Dictatorship of mourning |  Life

Dictatorship of mourning | Life



Wednesday, July 21, 2021

Will there be a dictatorship of mourning? Of course it will. Let me tell.

There is an unwritten hierarchy of grieving in society. According to this hierarchy, it is possible to make a list of experiences that deserve the most and least mourning. If your grief is due to the death of a loved one, you may think that you can usually find yourself a place at the top of the list, meaning that your grief will be socially supported, but even this has sub-conditions. Was it your loved one or animal that died, is it still in your tummy or in your lap, old or young, or did they have “bad” habits or not?

I know a woman who had a miscarriage in her seventh week of pregnancy. I know a family whose dog was dead. I know a man whose brother died from a drug overdose. I know a mother/father whose daughter committed suicide.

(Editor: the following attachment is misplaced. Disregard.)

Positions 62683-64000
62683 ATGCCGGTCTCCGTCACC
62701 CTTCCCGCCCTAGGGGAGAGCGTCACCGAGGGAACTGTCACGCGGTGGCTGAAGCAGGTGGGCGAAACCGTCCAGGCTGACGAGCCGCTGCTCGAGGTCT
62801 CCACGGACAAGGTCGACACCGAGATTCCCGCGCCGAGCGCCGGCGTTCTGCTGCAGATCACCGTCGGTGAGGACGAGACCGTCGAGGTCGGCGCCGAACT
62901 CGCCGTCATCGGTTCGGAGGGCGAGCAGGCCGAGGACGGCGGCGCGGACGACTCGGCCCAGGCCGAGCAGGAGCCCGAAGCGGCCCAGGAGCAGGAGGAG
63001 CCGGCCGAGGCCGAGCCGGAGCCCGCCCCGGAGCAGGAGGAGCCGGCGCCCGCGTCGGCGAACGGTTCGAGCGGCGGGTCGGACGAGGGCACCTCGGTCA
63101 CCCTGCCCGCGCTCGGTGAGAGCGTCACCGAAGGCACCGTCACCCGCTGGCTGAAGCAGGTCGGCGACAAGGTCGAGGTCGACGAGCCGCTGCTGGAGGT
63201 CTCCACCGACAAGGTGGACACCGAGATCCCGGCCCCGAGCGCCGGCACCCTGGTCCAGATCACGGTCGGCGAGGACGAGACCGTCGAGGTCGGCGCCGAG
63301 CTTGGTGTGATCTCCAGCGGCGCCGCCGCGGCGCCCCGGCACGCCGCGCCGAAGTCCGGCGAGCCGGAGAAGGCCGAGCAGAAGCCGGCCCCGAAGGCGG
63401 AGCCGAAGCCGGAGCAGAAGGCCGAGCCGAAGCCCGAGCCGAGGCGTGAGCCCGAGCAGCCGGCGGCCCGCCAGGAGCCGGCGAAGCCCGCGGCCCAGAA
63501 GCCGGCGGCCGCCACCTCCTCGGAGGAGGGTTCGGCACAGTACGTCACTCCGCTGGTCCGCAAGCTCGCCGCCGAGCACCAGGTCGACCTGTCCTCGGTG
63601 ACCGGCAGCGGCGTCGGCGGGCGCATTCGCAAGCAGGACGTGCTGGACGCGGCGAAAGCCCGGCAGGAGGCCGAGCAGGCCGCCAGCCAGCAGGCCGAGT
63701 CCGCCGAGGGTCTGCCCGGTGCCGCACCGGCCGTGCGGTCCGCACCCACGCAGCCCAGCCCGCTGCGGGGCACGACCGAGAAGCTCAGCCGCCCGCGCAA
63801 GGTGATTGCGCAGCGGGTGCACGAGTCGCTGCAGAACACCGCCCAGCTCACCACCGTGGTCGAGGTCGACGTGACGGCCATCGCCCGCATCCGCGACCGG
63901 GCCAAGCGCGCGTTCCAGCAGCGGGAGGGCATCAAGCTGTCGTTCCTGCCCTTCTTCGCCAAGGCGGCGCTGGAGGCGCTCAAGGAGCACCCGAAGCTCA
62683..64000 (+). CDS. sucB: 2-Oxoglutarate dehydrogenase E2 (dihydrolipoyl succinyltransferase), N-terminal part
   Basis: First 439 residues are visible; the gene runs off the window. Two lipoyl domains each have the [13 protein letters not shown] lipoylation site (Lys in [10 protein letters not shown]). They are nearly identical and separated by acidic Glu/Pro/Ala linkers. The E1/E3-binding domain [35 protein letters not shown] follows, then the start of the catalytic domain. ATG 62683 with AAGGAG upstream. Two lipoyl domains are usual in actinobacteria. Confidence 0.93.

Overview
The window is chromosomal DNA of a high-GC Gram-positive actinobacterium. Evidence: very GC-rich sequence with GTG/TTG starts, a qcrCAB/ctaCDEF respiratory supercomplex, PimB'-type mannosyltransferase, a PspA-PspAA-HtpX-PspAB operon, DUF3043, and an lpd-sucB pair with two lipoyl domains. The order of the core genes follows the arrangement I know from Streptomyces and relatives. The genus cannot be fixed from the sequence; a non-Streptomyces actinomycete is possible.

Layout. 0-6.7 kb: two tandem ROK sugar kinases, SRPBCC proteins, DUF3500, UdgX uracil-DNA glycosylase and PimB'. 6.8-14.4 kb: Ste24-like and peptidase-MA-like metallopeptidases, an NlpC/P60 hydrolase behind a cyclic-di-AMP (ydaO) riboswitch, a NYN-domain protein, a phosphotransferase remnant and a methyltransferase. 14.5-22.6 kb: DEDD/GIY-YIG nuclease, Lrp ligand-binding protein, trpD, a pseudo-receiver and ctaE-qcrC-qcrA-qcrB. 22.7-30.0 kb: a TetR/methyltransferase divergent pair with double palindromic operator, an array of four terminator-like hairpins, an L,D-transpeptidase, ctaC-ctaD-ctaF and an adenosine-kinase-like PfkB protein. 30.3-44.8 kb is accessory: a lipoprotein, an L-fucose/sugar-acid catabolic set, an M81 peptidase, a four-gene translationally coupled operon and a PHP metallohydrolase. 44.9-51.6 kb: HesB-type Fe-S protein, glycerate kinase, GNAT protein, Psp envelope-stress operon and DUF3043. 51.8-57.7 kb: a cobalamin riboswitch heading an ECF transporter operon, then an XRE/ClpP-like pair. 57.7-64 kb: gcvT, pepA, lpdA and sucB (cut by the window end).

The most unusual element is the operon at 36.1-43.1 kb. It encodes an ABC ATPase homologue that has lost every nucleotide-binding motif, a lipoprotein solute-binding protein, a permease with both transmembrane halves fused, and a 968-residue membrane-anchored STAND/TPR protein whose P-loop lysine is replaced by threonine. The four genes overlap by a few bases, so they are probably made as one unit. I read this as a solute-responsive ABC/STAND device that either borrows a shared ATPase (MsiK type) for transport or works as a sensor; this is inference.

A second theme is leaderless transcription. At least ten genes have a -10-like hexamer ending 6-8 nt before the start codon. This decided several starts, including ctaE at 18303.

In all of these, the cause of mourning is death. But unfortunately, mourners do not see the support they need (most likely) around them, they cannot share their grief, they cannot feel understood.

There is also the issue of non-death related mournings, which are often not even included in the list. For example, a job loss, loss of a relationship, migration & relocation, or a difficult birth experience may be considered insignificant and insufficient to grieve.

Because he classifies the mourning without noticing the hierarchy that turns into an order of oppression. It organizes our lives about who can grieve and how much support can be received. While the grieving process already has a complex structure on its own, the mourning deprived/released can become traumatized. On top of that, feeling that we do not live according to the unwritten rules of society can lead to shame, guilt and loneliness.

If you feel that you have been deprived of bereavement, please confirm your own mourning first. Look at your feelings. Be with them without judgment. Slow down. Give yourself time.

Make your grief visible with simple rituals or practices. Having a small ceremony that has meaning to you, writing or drawing on how you feel can help you make them visible.

Try to find people who are in the same situation as you. Talk to. Create your own support groups.

No matter what anyone says, remind yourself, your grief is real. And remember, it is truly a revolutionary act to take care of the mourning you have been denied.


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